Milkweed and The Great Migration

by Donna Calcavecchio

The Monarch Butterfly; Genus: Danaus, Species: plexippus

The Monarch butterfly is perhaps one of our most beloved native species. Brightly colored with orange and black wings, white spots and a black and white spotted body this iconic butterfly is easily recognizable.

Monarch Butterfly

Monarch Butterfly on milkweed, photo by D. Calcavecchio

Hundreds of millions of Monarchs migrate each fall to the oyamel fir forests north of Mexico City, while some in western North America make the much shorter flight to the California coast. This epic trip makes the monarch migration one of the greatest natural phenomena in the insect world.

Most monarch butterflies live for just a few weeks. There are several generations born each spring and summer but most of the offspring are short-​​lived. The lone exception is the last generation born at the end of the summer.

This last generation is the over-​​wintering generation that must make the journey back to Mexico. These monarchs wait to breed the following spring when they complete the next leg of their incredible migration back north.

Monarch butterfly-caterpillars-common-milkweed-c2a9kim-smith-2011caterpillar-monarch-emergingMilkweed is essential for the Monarchs reproduction. This is the only host plant upon which the female will lay her eggs. During the caterpillar stage, they live exclusively on the milkweed plants, (wildflowers in the genus Asclepias). The plants contain glycoside toxins that are harmless to the monarch but poisonous to its predators. The caterpillars feed on the various parts of the plant and store the toxins in their body. These toxins remain in their system even after metamorphosis, thereby making adult monarchs poisonous as well.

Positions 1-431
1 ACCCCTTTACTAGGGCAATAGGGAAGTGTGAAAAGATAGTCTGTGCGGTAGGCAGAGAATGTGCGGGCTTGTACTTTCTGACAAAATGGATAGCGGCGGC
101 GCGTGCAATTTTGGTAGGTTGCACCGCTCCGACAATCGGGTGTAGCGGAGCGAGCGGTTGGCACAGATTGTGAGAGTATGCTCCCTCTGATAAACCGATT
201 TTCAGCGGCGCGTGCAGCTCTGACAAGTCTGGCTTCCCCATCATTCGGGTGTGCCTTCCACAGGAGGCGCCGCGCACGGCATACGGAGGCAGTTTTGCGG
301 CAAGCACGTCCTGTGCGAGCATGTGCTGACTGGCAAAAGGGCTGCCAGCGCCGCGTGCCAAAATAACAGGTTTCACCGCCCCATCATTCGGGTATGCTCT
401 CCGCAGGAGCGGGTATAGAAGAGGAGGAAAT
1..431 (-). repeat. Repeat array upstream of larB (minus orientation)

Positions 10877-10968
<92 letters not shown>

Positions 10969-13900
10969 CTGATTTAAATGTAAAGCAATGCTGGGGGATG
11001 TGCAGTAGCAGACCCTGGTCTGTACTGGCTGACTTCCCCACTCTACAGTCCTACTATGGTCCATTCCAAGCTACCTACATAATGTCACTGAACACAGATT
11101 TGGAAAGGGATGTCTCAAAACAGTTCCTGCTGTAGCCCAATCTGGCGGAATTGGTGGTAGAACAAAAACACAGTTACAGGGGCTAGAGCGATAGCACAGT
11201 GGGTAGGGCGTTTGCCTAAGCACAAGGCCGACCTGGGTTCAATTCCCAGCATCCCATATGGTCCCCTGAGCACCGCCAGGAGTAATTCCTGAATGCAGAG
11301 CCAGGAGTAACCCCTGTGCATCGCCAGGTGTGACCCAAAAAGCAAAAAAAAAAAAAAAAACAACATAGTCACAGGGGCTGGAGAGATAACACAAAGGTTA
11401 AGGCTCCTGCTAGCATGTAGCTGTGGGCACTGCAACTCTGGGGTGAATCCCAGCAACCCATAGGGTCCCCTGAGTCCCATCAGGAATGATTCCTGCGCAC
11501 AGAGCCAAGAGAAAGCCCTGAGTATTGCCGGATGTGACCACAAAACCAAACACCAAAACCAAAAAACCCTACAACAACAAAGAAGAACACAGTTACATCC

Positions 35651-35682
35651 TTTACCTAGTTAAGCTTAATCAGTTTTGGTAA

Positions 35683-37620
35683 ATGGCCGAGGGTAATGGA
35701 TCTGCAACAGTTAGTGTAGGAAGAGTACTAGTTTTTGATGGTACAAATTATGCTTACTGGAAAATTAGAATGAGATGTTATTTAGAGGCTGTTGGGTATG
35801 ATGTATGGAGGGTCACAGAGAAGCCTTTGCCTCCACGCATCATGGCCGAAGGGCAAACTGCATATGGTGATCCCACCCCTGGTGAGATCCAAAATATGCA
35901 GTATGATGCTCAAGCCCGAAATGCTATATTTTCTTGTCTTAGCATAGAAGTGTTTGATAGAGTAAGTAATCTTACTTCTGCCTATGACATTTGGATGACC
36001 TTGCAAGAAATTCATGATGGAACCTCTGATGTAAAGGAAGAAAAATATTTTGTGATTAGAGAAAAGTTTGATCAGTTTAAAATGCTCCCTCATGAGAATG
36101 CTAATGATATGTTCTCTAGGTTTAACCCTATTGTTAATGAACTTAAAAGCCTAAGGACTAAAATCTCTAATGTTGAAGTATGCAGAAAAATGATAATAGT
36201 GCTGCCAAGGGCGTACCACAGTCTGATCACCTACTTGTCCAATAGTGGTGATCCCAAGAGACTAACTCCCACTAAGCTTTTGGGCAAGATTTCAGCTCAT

milkweedSwamp MilkweedSadly, the size of the dramatic migrations of the Monarch has been shrinking and the overall population has declined by as much as 90% in the last two decades. The reason for this decline is two-​​fold; Global Warming— climate change alters the timing of migration and rainfall patterns in their forest habitat, and Habitat Loss In the United States and Mexico— forest fragmentation and the dwindling colonies of the once abundant species of native milkweeds due to pesticide usage.

Monarch Butterfly

Monarch Butterfly on milkweed, photo by D. Calcavecchio

We gardeners can help by planting native milkweed (Asclepias spp.) in our gardens, meadows and at the edge of our woods. The emphasis must be on the word native as exotic milkweed species may actually be adding to the diminishing monarch population by fooling the female into thinking they are the real thing. It is essential to find vendors who offer local ecotype seeds appropriate for our area and plants that are native to our region. Always ask for information about seed origin.

Here are some reliable plant & seed sources I can recommend.

Augustine Nursery
177 Van Kleeks Lane, Kingston, NY. 12401
(845) 338 4936

The Hudson Valley Seed Library
Address: 484 Mettacahonts Rd, Accord, NY 12404
Phone:(845) 204‑8769

Catskill Native Nursery
Address: 607 Samsonville Rd, Kerhonkson, NY 12446
Phone: (845) 626‑2758

Featured image, by Donna Calcavecchio

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